To ensure the critical role of the H2O2 generated in microdroplets that can induce the BV reaction, 1 eq. and 3 eq. of H2O2 were added to microdroplets containing reactant 6 to detect by mass spectrometry how the yield of the reaction product changes. When the reaction is carried out in aqueous microdroplets without adding any H2O2, the yield of product 7 was about 2.7%. However, with the addition of 1 eq. and 3 eq. H2O2, the yield of product 7 increased to 6.5% and 18.6%, respectively (Table S1). These findings show that the microdroplets can induce the BV reaction without adding any H2O2. We also examined the relationship between the concentration of reactant 6 and the conversion yield of product 7 from 6 in microdroplets. The conversion yield increased as the reactant concentration decreased (Fig. S6), which is consistent with the observation reported in a previous study.4 When we decreased the concentration of reactant 6 to 10 nM, this conversion ratio reached 24.6%.

Under bulk conditions, BV reactions are affected by several factors, such as the type of oxidizing agent and reaction conditions, often producing a mixture of phenol and ester.16 In an interesting example, Roy et al. found that in the BV reaction with sulphuric acid as a catalyst and H2O2 as an oxidation reagent, only para-benzenediol was obtained.17 However, we observe exclusively the ester product, but no para-benzenediol, when the BV reaction is carried out in aqueous microdroplets without any oxidant and catalyst. These markedly different behaviors between bulk and microdroplet reactions might be caused by the fact that the bulk reactions need longer reaction times (several hours) that allow ester hydrolysis to phenol.

Encouraged by these results, we examined several other BV reactions including ketones in a chain or ring. In all tested reactions, the desired BV oxidation products of individual reactants (cyclohexanone and 3-pentanone) in microdroplets were obtained without adding external catalyst and oxidant (Fig. S7 and S10).

As it was suggested by our previous report that H2O2 was formed by hydroxyl radical recombination,5 we investigated the effects of water and organic solvent ratio in microdroplets on the formation of hydroxyl radicals and thus the amount of H2O2 generated, which will finally influence the product yield of the Dakin and BV reactions. The BV reaction of reactant 8 to form product 9 was tested as an example. Because reactant 8 is not water soluble, we varied the volume ratio of water to ACN (0, 0.2, 0.4, 0.6, and 0.8; v/v) in the microdroplets. The concentration of reactant 8 was kept at 100 μM. As shown in Fig. 4a, the conversion ratio of product 9 increased from 0.03% to 12.5% with increasing concentration of water in the solvent. This result indicates that BV reactions preferentially occur in microdroplets with a high water content. We also noticed that when no water is present in the solvent, there was still a small amount of product 9 generated in microdroplets. The reason might be a trace moisture in the air which led to introduction of water into the microdroplets.

image file: c9sc05112k-f4.tif
Fig. 4 Conversion ratio of product 9 from the BV reaction of reactant 8 in microdroplets with respect to the (a) volume ratio of water to acetonitrile, (b) sheath gas pressure, and (c) voltage applied to the ESI spray source.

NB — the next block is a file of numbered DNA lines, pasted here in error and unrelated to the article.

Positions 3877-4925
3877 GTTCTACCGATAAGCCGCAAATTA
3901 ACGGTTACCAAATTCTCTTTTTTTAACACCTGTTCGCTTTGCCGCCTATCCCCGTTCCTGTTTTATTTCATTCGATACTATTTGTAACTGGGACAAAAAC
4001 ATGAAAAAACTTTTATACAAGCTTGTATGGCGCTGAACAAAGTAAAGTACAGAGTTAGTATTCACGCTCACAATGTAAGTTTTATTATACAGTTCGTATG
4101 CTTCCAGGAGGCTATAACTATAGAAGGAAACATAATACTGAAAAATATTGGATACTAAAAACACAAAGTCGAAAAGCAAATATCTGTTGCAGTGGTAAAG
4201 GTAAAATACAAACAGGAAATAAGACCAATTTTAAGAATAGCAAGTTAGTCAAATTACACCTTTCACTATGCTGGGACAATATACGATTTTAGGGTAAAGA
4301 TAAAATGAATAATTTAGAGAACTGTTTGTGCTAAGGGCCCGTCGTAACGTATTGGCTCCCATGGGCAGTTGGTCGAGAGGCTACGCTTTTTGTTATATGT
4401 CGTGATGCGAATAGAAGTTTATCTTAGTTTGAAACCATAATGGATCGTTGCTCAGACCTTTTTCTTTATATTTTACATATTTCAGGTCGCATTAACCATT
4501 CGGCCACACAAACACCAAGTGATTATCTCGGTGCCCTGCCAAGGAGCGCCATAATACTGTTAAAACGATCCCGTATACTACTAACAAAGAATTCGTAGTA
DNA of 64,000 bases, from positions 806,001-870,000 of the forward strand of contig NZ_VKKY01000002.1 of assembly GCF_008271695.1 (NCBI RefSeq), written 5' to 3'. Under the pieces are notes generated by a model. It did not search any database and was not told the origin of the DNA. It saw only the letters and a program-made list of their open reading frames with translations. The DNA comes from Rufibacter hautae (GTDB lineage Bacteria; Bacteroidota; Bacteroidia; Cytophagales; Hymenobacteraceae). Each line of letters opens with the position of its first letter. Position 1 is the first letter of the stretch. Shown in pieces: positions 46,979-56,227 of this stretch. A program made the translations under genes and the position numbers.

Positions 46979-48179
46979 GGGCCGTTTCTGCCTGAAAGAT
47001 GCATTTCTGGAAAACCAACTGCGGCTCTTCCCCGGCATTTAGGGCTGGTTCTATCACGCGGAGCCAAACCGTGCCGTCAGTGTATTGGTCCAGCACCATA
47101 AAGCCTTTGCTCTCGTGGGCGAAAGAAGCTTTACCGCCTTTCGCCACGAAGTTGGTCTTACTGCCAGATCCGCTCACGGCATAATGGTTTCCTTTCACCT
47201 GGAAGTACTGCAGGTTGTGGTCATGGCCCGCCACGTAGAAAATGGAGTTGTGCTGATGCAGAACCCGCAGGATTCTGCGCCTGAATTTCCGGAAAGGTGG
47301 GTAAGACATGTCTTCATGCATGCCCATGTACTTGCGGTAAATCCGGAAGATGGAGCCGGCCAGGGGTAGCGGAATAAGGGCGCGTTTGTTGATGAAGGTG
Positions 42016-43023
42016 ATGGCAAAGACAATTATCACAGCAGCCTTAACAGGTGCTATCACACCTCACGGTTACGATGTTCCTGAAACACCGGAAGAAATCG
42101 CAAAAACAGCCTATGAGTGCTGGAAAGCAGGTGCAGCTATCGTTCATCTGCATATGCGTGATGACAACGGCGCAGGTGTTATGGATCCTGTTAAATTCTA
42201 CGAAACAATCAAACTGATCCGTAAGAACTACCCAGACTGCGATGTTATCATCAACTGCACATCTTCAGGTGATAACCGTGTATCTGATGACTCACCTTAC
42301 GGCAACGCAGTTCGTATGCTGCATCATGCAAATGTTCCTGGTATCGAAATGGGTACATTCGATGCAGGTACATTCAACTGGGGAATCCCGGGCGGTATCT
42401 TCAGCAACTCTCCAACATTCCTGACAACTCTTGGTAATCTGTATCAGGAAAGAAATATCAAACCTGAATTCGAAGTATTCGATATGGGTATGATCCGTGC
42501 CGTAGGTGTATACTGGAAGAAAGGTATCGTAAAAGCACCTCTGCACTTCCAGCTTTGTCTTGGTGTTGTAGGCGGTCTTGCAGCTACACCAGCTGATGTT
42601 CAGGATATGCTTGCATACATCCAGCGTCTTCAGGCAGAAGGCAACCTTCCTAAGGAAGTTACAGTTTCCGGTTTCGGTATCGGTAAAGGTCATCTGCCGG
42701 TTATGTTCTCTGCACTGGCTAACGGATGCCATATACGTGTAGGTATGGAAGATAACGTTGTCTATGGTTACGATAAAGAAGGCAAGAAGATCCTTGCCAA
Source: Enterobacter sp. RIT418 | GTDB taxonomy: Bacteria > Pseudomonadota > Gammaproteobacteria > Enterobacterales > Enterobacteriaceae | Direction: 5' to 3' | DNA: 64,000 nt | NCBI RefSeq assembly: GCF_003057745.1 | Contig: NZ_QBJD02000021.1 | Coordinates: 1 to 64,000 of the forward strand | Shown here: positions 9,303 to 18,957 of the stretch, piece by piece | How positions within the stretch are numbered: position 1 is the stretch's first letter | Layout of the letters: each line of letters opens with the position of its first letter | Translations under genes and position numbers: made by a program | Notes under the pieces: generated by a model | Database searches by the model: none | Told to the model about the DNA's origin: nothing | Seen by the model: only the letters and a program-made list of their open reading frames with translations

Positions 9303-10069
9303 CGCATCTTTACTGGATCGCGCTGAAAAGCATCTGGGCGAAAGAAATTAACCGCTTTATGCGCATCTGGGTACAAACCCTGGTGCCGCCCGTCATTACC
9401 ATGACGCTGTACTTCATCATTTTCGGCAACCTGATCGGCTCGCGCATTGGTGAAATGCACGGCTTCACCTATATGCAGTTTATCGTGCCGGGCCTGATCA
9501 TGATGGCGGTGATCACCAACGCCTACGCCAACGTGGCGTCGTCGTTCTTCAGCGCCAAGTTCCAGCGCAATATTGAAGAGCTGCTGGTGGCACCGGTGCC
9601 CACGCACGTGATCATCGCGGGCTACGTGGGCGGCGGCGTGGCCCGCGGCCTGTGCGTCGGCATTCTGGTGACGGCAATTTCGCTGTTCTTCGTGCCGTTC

The sharply different behaviors of the Dakin and BV reactions in the bulk from those in aqueous microdroplets emphasize the importance of the droplet size (surface area-to-volume ratio) in driving these two reactions. We further investigated the effect of surface area-to-volume ratio on the product yield in microdroplets for the BV reaction of reactant 8 to form product 9 in aqueous microdroplets. Water/ACN (0.8) was used to dissolve reactant 8 (100 μM) because of the optimal conversion ratio of product 9 under this solvent condition. The reactant solution was then sprayed from the experimental setup with the sheath gas pressure changed in steps of 20 psi from 40 psi to 120 psi to control the droplet size from larger to smaller. The flow rate of the reactant solution was kept at 5 μL min−1. As shown in Fig. 4b, we observed that the conversion ratio of product 9 increased gradually from 3.1% to 13.2% with decreasing size of the microdroplets. The improvement of the reaction efficiency in smaller microdroplets suggests the important role played by the surface environment. Smaller microdroplets have higher surface-to-volume ratios so that for the same volume of solution, smaller microdroplets provide more surface sites for chemical reaction.18 It is also true that diffusion is more effective in mixing the contents of a microdroplet when it is smaller for a given short reaction time.

Next, we explore the effect of applied voltage on the conversion yield from reactant 8 to product 9 by applying different negative voltages to the spray source (Fig. 4c). When increasing the voltage from −5 to 0 kV, the conversion ratio of product 9 has only a small fluctuation at around 12.0%. These data suggest that the voltage has little or no contribution to this reaction. Possible reasons for the different reaction efficiencies might be related to the varied ionization efficiencies of the reactant and product under different voltages.


Many previous research studies have reported that the Dakin and BV reactions can be induced by employing H2O2 as a more environmentally friendly oxidant with only water as an ecologically benign byproduct.19 In this work, we have demonstrated that the Dakin and BV reactions can be carried out in microdroplets by employing water as one of the reactants. Compared to the previously reported synthetic methods, water as the reactant and reaction medium has many significant advantages, such as low cost, nonflammability, and environmental compatibility. However, switching from organic solvents to water as a reaction medium is a non-traditional approach, although on-water reactions have received much attention.20 As shown in this study, the Dakin and BV reactions can take place in water microdroplets containing a small amount of organic solvent to aid dissolution of the carbonyl compound, but the product yield is rather low. To achieve true green preparative synthesis with these two types of reactions requires further improvements, such as learning how to recycle the sprayed microdroplets, and how to make large quantities of small microdroplets. Our results do demonstrate that microdroplets have a unique microenvironment for inducing chemical reactions, suggesting their potential to be used as powerful microreactors for oxidation and reduction in organic reactions. We also demonstrated that the unique characteristics of aqueous microdroplets have strong potential for practical organic reactions.

Conflicts of interest

There are no conflicts to declare.


We thank Gaoweiang Dong for assistance in some of the experiments. Feng Jin thanks Shenzhen Neptunus Pharmaceutical Science and Technology Institution Co. Ltd. for the opportunity to spend a sabbatical leave at Stanford University. This work was supported by the Air Force Office of Scientific Research through a Basic Research Initiative grant (AFOSR FA9550-16-1-0113) and the National Natural Science Foundation of China (No. 21675096).

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Electronic supplementary information (ESI) available. See DOI: 10.1039/c9sc05112k
These authors contributed equally.

This journal is © The Royal Society of Chemistry 2019